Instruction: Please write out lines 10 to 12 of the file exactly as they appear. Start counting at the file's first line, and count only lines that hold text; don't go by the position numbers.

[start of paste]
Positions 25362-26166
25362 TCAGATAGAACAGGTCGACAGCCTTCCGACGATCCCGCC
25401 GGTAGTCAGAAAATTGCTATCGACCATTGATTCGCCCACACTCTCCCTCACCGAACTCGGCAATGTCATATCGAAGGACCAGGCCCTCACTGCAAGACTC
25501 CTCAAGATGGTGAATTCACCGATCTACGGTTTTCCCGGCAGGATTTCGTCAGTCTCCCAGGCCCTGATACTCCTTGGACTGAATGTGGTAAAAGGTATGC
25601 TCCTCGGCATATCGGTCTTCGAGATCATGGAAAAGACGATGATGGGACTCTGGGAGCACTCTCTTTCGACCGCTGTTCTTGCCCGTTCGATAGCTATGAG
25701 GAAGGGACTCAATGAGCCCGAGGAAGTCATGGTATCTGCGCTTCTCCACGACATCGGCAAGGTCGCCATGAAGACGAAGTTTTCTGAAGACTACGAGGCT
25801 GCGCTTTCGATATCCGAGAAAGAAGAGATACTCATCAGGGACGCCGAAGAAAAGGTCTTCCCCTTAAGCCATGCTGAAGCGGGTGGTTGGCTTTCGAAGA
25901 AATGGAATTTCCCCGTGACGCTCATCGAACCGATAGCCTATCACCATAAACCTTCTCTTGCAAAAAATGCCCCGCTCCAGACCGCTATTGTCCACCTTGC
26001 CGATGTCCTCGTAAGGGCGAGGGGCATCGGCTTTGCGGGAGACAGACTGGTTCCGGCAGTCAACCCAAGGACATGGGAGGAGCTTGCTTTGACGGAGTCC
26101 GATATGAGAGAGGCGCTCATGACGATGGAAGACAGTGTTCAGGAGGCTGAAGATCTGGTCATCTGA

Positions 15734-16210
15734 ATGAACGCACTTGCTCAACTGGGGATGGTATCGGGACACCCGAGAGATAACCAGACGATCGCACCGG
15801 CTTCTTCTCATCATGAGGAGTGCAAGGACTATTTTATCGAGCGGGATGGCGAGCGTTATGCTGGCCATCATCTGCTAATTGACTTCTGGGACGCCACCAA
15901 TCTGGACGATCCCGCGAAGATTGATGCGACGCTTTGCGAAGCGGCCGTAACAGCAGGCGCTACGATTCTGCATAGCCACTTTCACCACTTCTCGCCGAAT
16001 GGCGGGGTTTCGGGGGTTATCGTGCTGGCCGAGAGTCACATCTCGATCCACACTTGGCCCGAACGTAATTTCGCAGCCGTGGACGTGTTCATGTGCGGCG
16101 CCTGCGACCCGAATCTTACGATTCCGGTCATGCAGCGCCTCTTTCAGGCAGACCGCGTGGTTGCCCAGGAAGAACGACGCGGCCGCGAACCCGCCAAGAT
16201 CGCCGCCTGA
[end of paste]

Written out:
26101 GATATGAGAGAGGCGCTCATGACGATGGAAGACAGTGTTCAGGAGGCTGAAGATCTGGTCATCTGA

Positions 15734-16210
15734 ATGAACGCACTTGCTCAACTGGGGATGGTATCGGGACACCCGAGAGATAACCAGACGATCGCACCGG